Electronic scarers dont work. The animal might jump the first time it trips the ultrasonic, but in very short time it will find out exactly how to get around the thing.
Plus of course, you might have a deaf mouse.
After finding mouse droppings in my workshop, I bought a humane mouse trap which caught them alive so they could be released near somebody else's workshop. After around 3 months, and regular checks, nothing. After around 9 months, and forgotten about, one very dead and dried up mouse. :oops:
The original part of our house is 150+ years old with stone walls and mice are getting in through gaps that I can't find. Once in they run around freely behind the plasterboard strapping. We're not overrun with them but the noise is distracting and there are not really any places where traps can be laid - they don't come into the house, they're just in the walls. I've considered ultrasonic repellants but haven't seen any good reviews. We have two cats who patrol the outside and do a good job at keeping the hordes at bay but obviously one or two get through seeking a warm place for the winter. It must be the warmth they want because there's no food available in the walls. I thought about poison - maybe taking out electrical sockets and sliding the bait into the void - but I'm concerned that an undead but poisoned mouse could find it's way back outside (apparently the poison causes a raging thirst so they need water desperately) and one of our feline friends could catch and eat it, with fatal consequences for both!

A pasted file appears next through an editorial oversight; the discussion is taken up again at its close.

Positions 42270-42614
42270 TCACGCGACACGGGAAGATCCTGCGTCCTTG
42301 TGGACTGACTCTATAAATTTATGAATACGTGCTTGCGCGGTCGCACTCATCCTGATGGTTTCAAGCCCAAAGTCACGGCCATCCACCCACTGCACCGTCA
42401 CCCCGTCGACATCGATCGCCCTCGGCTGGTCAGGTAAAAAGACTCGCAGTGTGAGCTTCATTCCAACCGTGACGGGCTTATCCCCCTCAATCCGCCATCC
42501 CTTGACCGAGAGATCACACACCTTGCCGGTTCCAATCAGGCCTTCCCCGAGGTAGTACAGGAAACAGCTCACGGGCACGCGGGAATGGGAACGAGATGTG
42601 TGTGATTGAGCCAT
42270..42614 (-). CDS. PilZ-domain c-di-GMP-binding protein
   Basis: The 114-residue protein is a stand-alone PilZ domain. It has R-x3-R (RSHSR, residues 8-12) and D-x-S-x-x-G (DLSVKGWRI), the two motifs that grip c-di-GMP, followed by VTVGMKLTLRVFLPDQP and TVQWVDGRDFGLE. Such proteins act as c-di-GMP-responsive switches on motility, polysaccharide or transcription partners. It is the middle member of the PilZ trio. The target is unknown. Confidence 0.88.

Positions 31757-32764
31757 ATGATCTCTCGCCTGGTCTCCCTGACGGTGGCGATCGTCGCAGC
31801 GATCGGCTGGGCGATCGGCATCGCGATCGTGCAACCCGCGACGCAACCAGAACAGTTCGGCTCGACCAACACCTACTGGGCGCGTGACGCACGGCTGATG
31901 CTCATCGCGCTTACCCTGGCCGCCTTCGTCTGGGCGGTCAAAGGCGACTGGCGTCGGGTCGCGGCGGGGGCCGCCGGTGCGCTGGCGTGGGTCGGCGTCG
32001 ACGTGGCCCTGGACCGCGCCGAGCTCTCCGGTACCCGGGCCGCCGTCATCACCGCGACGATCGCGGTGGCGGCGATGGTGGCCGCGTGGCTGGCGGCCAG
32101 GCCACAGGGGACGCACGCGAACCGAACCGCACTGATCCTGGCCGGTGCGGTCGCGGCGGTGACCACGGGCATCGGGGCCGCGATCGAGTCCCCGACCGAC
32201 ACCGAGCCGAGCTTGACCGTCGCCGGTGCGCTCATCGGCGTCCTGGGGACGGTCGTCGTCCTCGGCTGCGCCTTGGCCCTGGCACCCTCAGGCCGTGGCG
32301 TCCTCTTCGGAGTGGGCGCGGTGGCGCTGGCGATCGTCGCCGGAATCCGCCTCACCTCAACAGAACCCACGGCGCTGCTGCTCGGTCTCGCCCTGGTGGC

Not sure what the answer is. We live in a very rural area so console ourselves that they 'come with the territory'. It would be good if the ultrasonic things worked but I haven't seen positive proof that they do after 3 years of living with and researching the problem.
Some of my mousetraps... and they NEVER need resetting.

I have run an ultrasonic device for some years in a storage area that is heated and dehumidified. Bait is also put down we definitly have less mice or rat activity than other areas baised on consumption of the same bait and damage to goods.